By Stephen Koukoulas
Each percentage point reduction in interest rates has saved Australian borrowers about $25 billion a year. The Gillard Government might like to point this out to voters, writes Stephen Koukoulas.
It is surprising that the Gillard Government is not focusing attention on interest rates as part of selling its economic management credentials.
The Government should be shouting “low interest rates” from the roof tops as a huge economic influence on dealing with cost of living issues for mortgage holders and as a boost to cash flow for the small business sector.
Interest rate levels are a critical part of the economic landscape. Around one third of the population has a mortgage and a fifth have a business loan, on which they all, of course, have to pay interest.
For all of these borrowers, the lower the level of interest rates, the better their financial position will be.
You don’t need to have the economic nous of John Maynard Keynes to realise that lower interest rates will have a huge benefit on the cash flow of an individual or business with a loan used to buy a house or set up and expand a business.
According to the Reserve Bank, total household debt is currently a little over $1.4 trillion, while business credit from financial institutions is around $730 billion. Australian business borrowing in the domestic financial markets, effectively the corporate bond market, is an additional $430 billion.
For the household sector, each 1 percentage point reduction in the interest rate paid is worth $14 billion a year; or around $1.2 billion a month in additional cash flow; or, as is increasingly popular, accelerated repayment of the principle. Either way, it is good news.
For the business sector as a whole, each percentage point reduction in the interest rate they pay on their debt delivers savings around $11.6 billion a year or close to $1 billion a month.
Simply put, a 1 percentage point reduction in interest rates is a saving to borrowers throughout the whole economy of something close to $25 billion a year. This is equal to around 1.7 per cent of GDP. It shows how monetary policy can and should work because, of course, that amount of money would be “taken out” of the economy if interest rates were to rise by 1 percentage point.
When Labor took office on December 3, 2007, after winning the election nine days earlier, the standard variable mortgage interest rate was 8.55 per cent. Such was the force of the inflation momentum that was aided by the Howard government’s fiscal stimulus measures in the few years before then that just seven months later, the mortgage interest rate spiked to 9.6 per cent.
A range of factors, but most obviously the onset of the global banking and financial crisis, saw interest rate cuts flow shortly thereafter.
Fast-forward to today and the standard variable mortgage interest rate is 6.45 per cent, some 3.15 percentage points lower than in mid-2008.
For the current level of household debt, this 3.15 percentage point lower interest rate is adding a staggering $43.5 billion in extra cash or cash flow to the household sector on an annualised basis.
For those with a mortgage of $200,000, the lower mortgage rate is a saving of around $5,160 a year or $430 a month. For an average $300,000 mortgage, the saving is around $7,525 a year or $627 a month. For a Sydney-type mortgage of $500,000 a year, the lower interest rates now are saving the borrower $12,516 a year or $1,043 a month.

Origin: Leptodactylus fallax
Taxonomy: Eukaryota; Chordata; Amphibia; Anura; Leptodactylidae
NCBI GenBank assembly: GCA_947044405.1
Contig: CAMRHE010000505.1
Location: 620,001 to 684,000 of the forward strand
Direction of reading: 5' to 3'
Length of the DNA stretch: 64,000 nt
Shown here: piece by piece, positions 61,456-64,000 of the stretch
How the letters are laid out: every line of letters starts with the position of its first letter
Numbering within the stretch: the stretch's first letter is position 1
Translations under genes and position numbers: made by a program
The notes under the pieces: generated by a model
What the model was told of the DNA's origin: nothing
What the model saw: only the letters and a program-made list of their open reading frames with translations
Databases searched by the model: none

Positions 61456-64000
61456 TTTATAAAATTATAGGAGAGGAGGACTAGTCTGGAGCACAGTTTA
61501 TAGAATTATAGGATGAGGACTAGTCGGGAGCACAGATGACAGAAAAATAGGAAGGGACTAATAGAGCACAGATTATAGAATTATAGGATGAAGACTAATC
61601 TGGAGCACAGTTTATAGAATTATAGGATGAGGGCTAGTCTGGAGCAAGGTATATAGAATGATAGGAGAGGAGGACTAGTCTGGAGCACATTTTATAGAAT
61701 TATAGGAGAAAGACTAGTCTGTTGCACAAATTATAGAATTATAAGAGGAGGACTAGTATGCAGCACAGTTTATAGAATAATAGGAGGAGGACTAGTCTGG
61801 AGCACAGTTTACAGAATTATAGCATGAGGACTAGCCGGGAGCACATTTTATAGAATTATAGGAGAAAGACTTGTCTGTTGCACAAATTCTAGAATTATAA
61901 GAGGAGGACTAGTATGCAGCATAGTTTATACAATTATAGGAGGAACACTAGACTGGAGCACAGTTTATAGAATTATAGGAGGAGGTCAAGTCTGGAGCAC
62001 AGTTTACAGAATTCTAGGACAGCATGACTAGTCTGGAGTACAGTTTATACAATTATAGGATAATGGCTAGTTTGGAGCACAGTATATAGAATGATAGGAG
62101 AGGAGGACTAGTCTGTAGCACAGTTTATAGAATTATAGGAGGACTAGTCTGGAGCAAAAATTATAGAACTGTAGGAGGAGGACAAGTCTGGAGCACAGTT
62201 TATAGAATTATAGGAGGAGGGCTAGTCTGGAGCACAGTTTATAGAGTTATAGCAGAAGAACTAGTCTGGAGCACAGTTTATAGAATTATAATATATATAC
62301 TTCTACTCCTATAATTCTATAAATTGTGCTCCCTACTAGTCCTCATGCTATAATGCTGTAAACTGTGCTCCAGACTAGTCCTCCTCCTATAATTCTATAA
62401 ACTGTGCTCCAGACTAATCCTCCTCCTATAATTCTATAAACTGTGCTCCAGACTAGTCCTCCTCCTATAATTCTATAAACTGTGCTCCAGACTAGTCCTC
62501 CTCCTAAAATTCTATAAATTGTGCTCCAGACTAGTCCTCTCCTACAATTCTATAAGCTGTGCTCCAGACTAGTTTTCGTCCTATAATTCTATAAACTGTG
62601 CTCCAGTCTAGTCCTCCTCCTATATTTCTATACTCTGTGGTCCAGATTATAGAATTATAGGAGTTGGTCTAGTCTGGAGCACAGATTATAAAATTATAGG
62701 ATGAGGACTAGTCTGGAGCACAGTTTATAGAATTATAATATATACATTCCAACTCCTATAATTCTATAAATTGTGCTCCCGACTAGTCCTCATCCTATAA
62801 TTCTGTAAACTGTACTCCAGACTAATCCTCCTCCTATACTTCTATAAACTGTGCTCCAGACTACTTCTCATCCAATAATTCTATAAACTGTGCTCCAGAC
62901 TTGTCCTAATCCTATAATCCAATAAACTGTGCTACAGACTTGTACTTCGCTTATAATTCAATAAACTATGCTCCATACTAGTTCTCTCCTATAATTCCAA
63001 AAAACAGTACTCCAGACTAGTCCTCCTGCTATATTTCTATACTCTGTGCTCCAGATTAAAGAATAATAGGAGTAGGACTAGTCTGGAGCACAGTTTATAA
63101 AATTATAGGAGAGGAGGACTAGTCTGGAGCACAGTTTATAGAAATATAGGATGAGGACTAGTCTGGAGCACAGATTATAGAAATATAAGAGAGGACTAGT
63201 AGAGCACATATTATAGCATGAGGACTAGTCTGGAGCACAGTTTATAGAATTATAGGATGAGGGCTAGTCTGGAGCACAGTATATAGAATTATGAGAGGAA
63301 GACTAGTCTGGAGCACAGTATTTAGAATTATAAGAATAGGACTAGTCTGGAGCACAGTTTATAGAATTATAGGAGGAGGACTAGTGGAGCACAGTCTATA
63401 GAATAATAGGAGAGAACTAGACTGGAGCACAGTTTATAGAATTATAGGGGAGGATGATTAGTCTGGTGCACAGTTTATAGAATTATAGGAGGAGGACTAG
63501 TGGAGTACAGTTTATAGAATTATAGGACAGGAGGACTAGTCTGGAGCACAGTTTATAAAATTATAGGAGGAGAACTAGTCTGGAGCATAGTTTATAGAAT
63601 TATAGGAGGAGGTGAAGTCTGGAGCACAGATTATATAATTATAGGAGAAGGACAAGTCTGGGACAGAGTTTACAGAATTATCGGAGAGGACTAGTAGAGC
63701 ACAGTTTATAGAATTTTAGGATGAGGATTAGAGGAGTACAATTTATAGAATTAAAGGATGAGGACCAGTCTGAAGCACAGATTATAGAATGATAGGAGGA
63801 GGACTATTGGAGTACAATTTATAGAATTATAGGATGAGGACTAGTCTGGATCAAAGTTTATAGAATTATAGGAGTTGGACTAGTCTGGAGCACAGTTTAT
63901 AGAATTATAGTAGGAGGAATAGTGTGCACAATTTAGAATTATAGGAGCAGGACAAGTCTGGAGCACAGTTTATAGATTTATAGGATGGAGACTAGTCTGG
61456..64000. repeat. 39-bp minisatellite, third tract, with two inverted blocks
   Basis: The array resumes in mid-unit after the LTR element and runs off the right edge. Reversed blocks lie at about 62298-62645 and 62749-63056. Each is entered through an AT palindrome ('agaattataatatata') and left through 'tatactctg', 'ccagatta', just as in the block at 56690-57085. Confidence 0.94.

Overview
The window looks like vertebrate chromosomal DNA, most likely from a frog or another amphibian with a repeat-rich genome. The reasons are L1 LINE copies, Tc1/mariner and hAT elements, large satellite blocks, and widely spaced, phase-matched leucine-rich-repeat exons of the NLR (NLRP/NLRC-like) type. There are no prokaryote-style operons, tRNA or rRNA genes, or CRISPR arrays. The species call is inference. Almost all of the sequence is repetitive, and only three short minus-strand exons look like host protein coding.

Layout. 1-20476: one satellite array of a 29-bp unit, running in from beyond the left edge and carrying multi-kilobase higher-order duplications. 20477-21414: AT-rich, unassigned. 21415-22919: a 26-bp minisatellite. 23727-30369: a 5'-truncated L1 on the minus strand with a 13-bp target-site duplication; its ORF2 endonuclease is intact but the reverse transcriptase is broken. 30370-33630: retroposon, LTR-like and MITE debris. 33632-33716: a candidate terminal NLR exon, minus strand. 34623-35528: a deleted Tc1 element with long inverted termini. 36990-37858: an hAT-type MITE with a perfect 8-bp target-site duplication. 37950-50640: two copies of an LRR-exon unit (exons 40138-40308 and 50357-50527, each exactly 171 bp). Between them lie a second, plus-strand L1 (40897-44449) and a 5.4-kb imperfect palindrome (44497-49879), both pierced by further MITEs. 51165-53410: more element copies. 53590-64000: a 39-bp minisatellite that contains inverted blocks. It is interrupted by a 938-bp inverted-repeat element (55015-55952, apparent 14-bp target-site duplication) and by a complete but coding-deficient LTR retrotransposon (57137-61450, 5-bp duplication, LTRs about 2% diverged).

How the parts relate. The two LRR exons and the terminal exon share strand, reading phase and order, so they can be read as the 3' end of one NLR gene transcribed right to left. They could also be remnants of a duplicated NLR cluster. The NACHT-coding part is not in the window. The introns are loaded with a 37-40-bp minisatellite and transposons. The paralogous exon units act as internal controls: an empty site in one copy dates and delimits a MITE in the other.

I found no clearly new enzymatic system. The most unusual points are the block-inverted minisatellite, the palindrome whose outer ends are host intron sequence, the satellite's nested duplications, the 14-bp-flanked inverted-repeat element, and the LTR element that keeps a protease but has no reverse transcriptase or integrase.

These are huge savings, adding to cash flow, lowering debt and leverage, and moving borrowers towards a comfortable financial position. The fact that house prices are starting to move higher and the share prices have surged around 25 per cent from the 2012 low point is also adding to the well-being of the population.
It is little surprise, therefore, that consumer sentiment and retail spending are on a march higher in the early months of 2013.
For the business sector, the small business overdraft rate was 11.0 per cent in December 2007 and was on its way to 12.25 per cent in the middle of 2008 as the RBA played catch up when reeling in the inflation pressures. Currently, the rate is 10.0 per cent, some 2.25 percentage points lower. The RBA measure of the weighted average interest rate paid by small business of the credit outstanding is currently 7.2 per cent compared with 9.1 per cent in December 2007 and 10.1 per cent in the middle of 2008.
The business sector rarely complains in the current environment about interest rates as being a constraint on them doing business.
For the Government, which has delivered the sharpest contraction in government spending seen in more than 40 years, it has played its part in dampening inflation pressures and with it, overseeing the lower interest rate structure.
While the RBA is independent of the government when it comes to setting interest rates, the shrinking of government demand has been a factor cited by the RBA in various assessments of growth and inflation risks.
That is where the Government, so clearly in dire straights in the polls, should be working to claim credit.
There are five more RBA Board meetings between now and the September 14 election. The probability of an interest rate hike in this time is miniscule. The RBA in fact has a bias to cut interest rates if there is to be any move in rates over that time.
It seems a no-brainer for the government: highlight how it has helped keep inflation in check and how as a result, it has played a critical part in getting interest rates lower.
It might just swing a few votes back its way.